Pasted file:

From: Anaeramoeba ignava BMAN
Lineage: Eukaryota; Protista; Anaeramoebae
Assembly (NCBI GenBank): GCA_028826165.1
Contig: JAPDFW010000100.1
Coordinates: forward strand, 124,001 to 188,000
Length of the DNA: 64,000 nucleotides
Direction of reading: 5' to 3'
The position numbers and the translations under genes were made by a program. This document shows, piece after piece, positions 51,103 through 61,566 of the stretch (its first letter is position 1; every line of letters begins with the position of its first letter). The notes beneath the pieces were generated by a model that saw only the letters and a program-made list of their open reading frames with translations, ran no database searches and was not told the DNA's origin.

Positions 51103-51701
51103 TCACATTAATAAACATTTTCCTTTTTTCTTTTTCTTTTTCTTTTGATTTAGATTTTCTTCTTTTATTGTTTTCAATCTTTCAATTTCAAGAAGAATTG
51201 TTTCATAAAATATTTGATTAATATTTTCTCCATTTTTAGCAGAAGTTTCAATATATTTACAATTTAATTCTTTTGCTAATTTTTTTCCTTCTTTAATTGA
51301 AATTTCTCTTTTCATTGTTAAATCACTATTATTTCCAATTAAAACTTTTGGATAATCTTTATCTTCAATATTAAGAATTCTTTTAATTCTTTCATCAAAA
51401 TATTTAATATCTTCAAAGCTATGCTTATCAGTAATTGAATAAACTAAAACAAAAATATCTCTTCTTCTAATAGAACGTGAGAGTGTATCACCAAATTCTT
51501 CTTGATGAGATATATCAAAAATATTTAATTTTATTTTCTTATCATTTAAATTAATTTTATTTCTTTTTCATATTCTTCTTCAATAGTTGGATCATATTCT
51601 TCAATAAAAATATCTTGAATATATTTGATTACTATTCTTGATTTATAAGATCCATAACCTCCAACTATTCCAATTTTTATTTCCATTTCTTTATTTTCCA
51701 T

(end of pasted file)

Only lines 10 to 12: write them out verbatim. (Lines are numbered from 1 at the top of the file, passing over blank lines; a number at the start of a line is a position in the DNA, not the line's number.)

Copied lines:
51103 TCACATTAATAAACATTTTCCTTTTTTCTTTTTCTTTTTCTTTTGATTTAGATTTTCTTCTTTTATTGTTTTCAATCTTTCAATTTCAAGAAGAATTG
51201 TTTCATAAAATATTTGATTAATATTTTCTCCATTTTTAGCAGAAGTTTCAATATATTTACAATTTAATTCTTTTGCTAATTTTTTTCCTTCTTTAATTGA
51301 AATTTCTCTTTTCATTGTTAAATCACTATTATTTCCAATTAAAACTTTTGGATAATCTTTATCTTCAATATTAAGAATTCTTTTAATTCTTTCATCAAAA